I’m sure you’ve heard the saying “innovate or die.” The phrase was originally coined by Peter Drucker in one of his many writings on management. But what is innovation? Peter Drucker says that innovation is purposeful and results from systematic analysis and hard work. I love this definition because it includes hard work. Companies that work the hardest, analyze what they are doing wrong, and review all their available data not only stave off a slow death, but thrive in a compounding way.
“Systematic innovation therefore consists in the purposeful and organized search for changes, and in the systematic analysis of the opportunities such changes might offer for economic or social innovation.“Peter Drucker – Innovation and entrepreneurship – Pg. 35
Compounding Interest…I mean Innovation
Would you be surprised to know that only 4.5% of the Fortune 1000 and S&P Euro 350 companies have grown faster and more consistently than the other 95.5% over the past 20 years? These companies are clearly doing something right. Whether it’s hard work, analysis, or a systemic review, these companies are clearly innovators. With an average annual return that’s 7% higher than their peers, these few companies prove that there is a compound effect to consistent and constant innovation.
Death By Innovation
From high school to college, Sears has been the example of choice to show what a lack of innovation does to a company. At one time, Sears was the go-to retail giant for most of your daily needs. Sears paved the way for small-time credit lending with there version of a credit card before banks took up the idea. It wasn’t until the early 2000s and the emergence of internet retailers that Sears stopped being relevant and started regressing. Sears even doubled down on the instore shopping approach by discontinuing their successful catalog program. Ever since then Sears has struggled to keep afloat. Innovation propelled Sears to the top of the food chain (metaphorically, K-Mart was never a serious competitor) and the lack of innovation sunk Sears market share like a rock.
CFOs Drive Innovation
The other lead cause of a stagnant company, besides lack of innovation previously mentioned, is the inability to flex with the markets. According to Gartner, “the CFO’s no. 1 mandate is to drive efficient growth despite economic and business hurdles.” It’s so easy to get caught up in a booming economy that some companies forget to keep an eye on their bottom line. When do you think CFO’s can drive the most value to their company? During times of uncertainty and volatility or during times of stability and growth? Turns out that CFO’s who enact strategic changes during times of uncertainty which focus on the top and bottom line can deliver 11% more shareholder value, according to Gartner.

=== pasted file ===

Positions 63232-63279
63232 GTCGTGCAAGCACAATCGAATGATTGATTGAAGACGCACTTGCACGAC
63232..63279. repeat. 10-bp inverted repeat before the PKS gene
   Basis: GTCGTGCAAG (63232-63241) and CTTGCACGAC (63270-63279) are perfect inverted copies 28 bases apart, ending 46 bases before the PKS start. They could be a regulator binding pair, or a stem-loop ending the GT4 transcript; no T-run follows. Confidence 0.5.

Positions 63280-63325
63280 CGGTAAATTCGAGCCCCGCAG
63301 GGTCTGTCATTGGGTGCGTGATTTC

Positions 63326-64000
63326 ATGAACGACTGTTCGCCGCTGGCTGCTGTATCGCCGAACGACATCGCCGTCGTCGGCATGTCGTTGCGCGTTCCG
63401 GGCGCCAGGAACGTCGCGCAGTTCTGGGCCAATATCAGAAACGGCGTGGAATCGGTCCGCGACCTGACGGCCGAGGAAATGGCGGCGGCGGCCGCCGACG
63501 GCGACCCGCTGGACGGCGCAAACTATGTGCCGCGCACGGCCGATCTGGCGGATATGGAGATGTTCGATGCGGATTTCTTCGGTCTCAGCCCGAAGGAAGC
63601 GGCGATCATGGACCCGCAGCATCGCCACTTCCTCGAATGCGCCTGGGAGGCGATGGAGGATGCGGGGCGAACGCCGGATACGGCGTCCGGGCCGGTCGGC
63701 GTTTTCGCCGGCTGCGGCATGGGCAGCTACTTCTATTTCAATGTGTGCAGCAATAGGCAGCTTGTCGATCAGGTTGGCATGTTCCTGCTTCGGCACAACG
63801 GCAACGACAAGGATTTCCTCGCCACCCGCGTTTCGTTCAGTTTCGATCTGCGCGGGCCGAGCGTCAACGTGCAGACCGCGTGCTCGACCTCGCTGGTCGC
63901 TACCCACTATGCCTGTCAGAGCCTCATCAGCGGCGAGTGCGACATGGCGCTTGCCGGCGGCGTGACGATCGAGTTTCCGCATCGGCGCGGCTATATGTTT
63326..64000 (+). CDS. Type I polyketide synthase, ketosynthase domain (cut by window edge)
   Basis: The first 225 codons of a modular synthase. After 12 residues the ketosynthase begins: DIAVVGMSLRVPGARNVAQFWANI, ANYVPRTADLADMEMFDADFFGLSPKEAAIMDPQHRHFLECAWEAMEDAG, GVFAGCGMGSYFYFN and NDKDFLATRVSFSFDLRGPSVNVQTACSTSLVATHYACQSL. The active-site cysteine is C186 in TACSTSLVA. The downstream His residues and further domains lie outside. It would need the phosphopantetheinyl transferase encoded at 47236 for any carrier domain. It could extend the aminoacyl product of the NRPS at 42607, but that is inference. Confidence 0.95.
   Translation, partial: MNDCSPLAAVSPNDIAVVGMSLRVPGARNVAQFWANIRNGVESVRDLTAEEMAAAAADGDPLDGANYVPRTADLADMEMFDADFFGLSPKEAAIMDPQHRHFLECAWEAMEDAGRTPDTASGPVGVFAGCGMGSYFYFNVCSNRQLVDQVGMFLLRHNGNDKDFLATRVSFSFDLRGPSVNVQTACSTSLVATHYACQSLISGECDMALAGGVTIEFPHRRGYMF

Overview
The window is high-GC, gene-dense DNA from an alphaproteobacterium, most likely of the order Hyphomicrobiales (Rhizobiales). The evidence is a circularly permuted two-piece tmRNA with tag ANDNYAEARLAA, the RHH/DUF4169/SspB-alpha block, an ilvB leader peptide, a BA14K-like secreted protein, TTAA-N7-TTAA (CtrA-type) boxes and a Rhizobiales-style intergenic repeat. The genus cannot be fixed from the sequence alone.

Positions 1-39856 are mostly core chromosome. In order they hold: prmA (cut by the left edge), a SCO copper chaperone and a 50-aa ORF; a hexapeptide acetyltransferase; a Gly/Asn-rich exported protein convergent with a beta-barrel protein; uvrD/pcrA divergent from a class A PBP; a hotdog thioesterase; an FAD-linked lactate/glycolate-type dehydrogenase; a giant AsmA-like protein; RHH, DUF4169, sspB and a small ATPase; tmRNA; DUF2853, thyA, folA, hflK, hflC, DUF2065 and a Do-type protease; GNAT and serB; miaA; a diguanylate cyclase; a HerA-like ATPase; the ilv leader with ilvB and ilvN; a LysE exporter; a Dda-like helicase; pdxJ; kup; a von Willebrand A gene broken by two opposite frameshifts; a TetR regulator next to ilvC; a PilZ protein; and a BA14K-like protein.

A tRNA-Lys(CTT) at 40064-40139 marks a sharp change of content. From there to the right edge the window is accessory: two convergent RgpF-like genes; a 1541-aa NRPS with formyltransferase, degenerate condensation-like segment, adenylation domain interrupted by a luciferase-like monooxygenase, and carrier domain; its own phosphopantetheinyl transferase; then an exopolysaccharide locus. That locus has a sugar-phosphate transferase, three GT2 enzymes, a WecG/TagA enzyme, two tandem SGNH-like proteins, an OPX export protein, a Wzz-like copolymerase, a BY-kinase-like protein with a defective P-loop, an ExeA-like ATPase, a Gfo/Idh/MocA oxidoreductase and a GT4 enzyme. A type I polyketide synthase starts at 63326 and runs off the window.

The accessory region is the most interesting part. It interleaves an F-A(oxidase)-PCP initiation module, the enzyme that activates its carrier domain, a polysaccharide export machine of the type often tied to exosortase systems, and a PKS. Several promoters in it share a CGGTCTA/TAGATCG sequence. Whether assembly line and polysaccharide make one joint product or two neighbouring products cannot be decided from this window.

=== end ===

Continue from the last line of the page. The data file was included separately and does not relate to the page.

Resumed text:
As a side note, Gartner created a list of questions CFO’s should be asking when trying to grow efficiently which you can find here: https://www.gartner.com/en/insights/efficient-growth/cost-efficient-growth
As stated before, a CFO’s ability to drive top and bottom-line efficiency during times of uncertainty can mean the difference between growing and being left behind. Put yourself in the seat of the shareholder, would you rather invest in a company that just tries to maintain during a downturn or company that pushes the envelope, drives efficiency, cut costs, and innovates during a downturn? Some may choose the former, but shareholders love the latter (if you can pull it off). Think back to that 11% higher return from the last paragraph.
“Slow revenue growth, increasing cost pressure, heightened global uncertainty are challenging CFOs to advance their cost, capital, and business unit performance management practices. Now is a critical period for organization’s to drive shareholder value. Leading companies that consistently drive top- and bottom-line improvement generate the greatest total shareholder return premium over their industry peers during periods of slow revenue growth that often come before an economic downturn.”– Gartner White Paper
If you want to learn more about navigating a downturn, check out Gartner’s white paper on the subject: https://www.gartner.com/en/finance/insights/prepare-for-an-upswing-or-downturn/preparing-the-organization-for-an-economic-downturn
Pressing the advantage
While innovation is necessary to grow, cost efficiency makes you sustainable in the longer run. CFO’s are on the front lines of pressing this innovation advantage. Now that you know that only 4.5% of Fortune 1000 and S&P Euro 350 companies have grown faster and more consistently than their peers over the past 20 years, and top and bottom-line efficiency improvements during time of uncertainty render the highest return to shareholders, you can now effectively navigate, survive, and possibly even thrive during the next inevitable economic downturn.
Check out the research for yourself here: https://www.gartner.com/en/insights/efficient-growth